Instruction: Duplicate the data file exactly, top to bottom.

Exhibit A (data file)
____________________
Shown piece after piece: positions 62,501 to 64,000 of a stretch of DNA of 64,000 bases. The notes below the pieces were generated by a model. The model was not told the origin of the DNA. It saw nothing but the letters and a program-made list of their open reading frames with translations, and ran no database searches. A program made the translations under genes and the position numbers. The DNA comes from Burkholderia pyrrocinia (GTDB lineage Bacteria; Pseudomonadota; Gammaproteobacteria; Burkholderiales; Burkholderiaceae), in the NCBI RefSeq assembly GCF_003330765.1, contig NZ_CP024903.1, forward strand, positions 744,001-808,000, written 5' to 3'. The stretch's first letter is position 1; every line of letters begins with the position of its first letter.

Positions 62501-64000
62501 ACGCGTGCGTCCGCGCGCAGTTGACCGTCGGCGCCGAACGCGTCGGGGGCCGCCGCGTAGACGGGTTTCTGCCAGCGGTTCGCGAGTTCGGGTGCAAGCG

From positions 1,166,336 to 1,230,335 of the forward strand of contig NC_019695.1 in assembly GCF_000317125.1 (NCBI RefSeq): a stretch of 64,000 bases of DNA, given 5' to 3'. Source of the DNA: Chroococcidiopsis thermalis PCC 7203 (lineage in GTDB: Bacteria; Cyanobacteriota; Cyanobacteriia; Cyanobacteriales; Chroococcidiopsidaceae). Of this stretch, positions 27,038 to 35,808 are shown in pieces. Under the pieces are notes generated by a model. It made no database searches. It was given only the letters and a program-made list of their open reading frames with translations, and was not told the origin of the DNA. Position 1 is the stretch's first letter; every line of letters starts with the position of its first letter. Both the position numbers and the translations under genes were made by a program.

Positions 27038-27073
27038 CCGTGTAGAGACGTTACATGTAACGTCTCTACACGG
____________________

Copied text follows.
Shown piece after piece: positions 62,501 to 64,000 of a stretch of DNA of 64,000 bases. The notes below the pieces were generated by a model. The model was not told the origin of the DNA. It saw nothing but the letters and a program-made list of their open reading frames with translations, and ran no database searches. A program made the translations under genes and the position numbers. The DNA comes from Burkholderia pyrrocinia (GTDB lineage Bacteria; Pseudomonadota; Gammaproteobacteria; Burkholderiales; Burkholderiaceae), in the NCBI RefSeq assembly GCF_003330765.1, contig NZ_CP024903.1, forward strand, positions 744,001-808,000, written 5' to 3'. The stretch's first letter is position 1; every line of letters begins with the position of its first letter.

Positions 62501-64000
62501 ACGCGTGCGTCCGCGCGCAGTTGACCGTCGGCGCCGAACGCGTCGGGGGCCGCCGCGTAGACGGGTTTCTGCCAGCGGTTCGCGAGTTCGGGTGCAAGCG

From positions 1,166,336 to 1,230,335 of the forward strand of contig NC_019695.1 in assembly GCF_000317125.1 (NCBI RefSeq): a stretch of 64,000 bases of DNA, given 5' to 3'. Source of the DNA: Chroococcidiopsis thermalis PCC 7203 (lineage in GTDB: Bacteria; Cyanobacteriota; Cyanobacteriia; Cyanobacteriales; Chroococcidiopsidaceae). Of this stretch, positions 27,038 to 35,808 are shown in pieces. Under the pieces are notes generated by a model. It made no database searches. It was given only the letters and a program-made list of their open reading frames with translations, and was not told the origin of the DNA. Position 1 is the stretch's first letter; every line of letters starts with the position of its first letter. Both the position numbers and the translations under genes were made by a program.

Positions 27038-27073
27038 CCGTGTAGAGACGTTACATGTAACGTCTCTACACGG